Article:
What does it take to effect change? Go where the children are – start where learning begins. How to go even further? Get as many stakeholders involved.
Such is the latest initiative from Dole Philippines, Mother Earth Foundation, Gone Adventurin’, and schools in Manila whom launched ‘Sunshine Heroes’ – a sustainability drive shedding light on multiple different layers, that are equally important, centered on engaging the schoolchildren and instilling within them the passion to embrace sustainability, through recycling, as a lifestyle, as a seed aimed at a progressive movement.
“Champion better waste management practices starting in the humble household. Champion sustainability together, going further, as we move and work towards a sunshiny-er future for us and for our children,” says Ashvin Subramanyam, Vice President for Marketing and Innovations, Dole Asia. “Recycling is a habit that needs to form early. We need to teach kids and change their mindset on sustainability and bring that awareness home to families and relatives.”
This partnership brings private, public, students, adults, and the eventual effect on more and more people as we continue this model in the coming months and years to come.
The challenge behind the campaign stems from the fact that the current generation of young adults and household decision-makers were not raised in a recycling culture. Changing these habits will take at least a generation.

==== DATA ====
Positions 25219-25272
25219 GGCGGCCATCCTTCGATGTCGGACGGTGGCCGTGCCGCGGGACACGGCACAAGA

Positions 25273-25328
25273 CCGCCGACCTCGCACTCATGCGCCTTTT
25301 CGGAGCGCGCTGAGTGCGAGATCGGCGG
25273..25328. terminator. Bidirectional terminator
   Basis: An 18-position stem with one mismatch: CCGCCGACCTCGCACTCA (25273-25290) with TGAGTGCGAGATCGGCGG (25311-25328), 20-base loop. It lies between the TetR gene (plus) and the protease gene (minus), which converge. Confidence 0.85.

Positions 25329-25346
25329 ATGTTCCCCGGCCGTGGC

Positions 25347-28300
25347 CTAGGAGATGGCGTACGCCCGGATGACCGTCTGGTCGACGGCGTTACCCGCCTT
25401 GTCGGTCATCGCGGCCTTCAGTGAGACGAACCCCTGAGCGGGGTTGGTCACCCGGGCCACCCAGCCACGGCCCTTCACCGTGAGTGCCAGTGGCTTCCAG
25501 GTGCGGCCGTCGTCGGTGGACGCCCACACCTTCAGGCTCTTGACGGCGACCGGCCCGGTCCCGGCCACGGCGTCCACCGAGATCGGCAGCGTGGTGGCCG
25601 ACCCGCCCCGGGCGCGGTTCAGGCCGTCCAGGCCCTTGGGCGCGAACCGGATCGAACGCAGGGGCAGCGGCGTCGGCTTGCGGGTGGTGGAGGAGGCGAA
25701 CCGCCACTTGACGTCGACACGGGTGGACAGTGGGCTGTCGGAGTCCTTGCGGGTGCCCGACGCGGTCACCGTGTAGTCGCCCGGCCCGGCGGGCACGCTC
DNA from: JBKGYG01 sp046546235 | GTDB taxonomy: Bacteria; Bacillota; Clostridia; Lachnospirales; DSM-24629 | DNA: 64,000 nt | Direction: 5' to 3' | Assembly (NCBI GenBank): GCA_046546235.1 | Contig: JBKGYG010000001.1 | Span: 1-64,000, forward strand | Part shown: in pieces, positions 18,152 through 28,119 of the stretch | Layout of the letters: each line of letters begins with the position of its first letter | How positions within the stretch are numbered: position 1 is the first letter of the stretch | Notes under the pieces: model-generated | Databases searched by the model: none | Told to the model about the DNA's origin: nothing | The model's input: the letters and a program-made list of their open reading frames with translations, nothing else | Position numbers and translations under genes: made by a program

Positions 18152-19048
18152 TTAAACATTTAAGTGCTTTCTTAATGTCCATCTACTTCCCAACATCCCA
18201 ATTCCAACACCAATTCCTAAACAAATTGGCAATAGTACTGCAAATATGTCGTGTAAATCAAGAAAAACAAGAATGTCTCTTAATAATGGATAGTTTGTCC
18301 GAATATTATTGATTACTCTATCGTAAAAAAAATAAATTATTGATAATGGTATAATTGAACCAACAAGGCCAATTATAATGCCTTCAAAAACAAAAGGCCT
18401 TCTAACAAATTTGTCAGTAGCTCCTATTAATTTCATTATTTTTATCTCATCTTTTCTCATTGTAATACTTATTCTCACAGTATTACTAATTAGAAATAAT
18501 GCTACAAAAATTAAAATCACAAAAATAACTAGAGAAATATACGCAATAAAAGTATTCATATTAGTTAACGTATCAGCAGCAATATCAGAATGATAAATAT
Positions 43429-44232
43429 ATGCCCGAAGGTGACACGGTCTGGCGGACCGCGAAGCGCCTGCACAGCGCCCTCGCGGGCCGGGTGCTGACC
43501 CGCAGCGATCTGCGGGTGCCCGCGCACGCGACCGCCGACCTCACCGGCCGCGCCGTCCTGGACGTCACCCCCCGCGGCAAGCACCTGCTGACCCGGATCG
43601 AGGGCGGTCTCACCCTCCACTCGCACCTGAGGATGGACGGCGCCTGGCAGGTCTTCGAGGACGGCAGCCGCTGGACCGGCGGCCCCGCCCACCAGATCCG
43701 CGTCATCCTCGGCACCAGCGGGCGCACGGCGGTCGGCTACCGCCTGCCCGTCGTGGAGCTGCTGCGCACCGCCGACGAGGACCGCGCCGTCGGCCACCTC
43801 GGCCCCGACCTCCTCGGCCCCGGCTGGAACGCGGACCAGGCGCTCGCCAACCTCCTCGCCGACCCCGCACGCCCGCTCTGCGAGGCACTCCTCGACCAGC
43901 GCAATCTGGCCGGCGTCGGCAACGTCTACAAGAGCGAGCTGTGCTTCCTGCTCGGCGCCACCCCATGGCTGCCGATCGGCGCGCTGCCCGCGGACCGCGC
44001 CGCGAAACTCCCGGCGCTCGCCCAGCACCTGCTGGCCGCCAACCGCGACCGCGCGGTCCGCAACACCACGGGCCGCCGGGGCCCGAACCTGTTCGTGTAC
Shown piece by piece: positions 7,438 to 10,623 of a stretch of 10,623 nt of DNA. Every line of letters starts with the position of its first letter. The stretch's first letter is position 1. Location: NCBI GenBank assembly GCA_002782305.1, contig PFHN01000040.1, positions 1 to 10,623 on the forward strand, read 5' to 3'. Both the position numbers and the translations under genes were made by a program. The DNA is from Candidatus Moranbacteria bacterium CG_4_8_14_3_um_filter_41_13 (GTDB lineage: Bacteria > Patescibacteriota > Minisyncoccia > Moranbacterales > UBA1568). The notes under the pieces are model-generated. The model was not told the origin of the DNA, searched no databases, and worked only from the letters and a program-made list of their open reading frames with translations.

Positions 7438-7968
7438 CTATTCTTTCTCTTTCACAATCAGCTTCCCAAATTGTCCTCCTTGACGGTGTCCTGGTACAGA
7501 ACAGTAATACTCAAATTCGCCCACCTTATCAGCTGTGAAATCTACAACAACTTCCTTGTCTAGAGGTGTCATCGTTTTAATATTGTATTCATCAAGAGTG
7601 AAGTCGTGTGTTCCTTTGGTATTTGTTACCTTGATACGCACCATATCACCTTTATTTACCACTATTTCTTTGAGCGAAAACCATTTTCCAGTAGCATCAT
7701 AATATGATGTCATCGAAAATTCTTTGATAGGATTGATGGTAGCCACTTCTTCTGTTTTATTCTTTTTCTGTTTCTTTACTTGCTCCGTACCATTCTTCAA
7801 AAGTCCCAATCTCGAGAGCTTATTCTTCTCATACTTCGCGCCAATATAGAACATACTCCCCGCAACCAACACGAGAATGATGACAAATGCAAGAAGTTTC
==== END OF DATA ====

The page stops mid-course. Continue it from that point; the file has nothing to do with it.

“Through this campaign, we are equipping the youth better to understand the importance of making recycling a life-long habit and advocacy,” Subramanyam adds. “Everytime you throw away a plastic bottle, a soda can, a tetra pack or fruit juice, or a to-go meal pack, you need to realize that you are actually losing a lot more than just a handful of trash.”
The program is currently in motion in five partner schools as we launched materials recovery facilities (MRFs) where students will be requested to bring household recyclable waste to the facility. The collected materials will then be sold to local recyclers which continues the cycle of sustainability. Funds generated from this project will go back to the school to help fund other activities for the children themselves. Adding value to formerly something worthless will incentivize the community to pitch in.
The more colorful side of the campaign will be the introduction of four recycling characters to engage the youth further. Each character is inspired by endemic Philippine creatures like the carabao, the Philippine Monkey Eating Eagle, the Pawikan, and the tarsier – representing a type of ecosystem that forms Dole Philippines’ waste recycling initiative: trees, air, water, and land.
Public awareness and participation are vital keys to successful waste management measures,” ends Subramanyam. “For us at Dole Philippines, recycling is all about embracing the idea of sustainability as a way of life and a sustained advocacy. By educating and engaging our youth, we hope that can help us champion recycling and, in the long run, build environmentally responsible Filipino households.”
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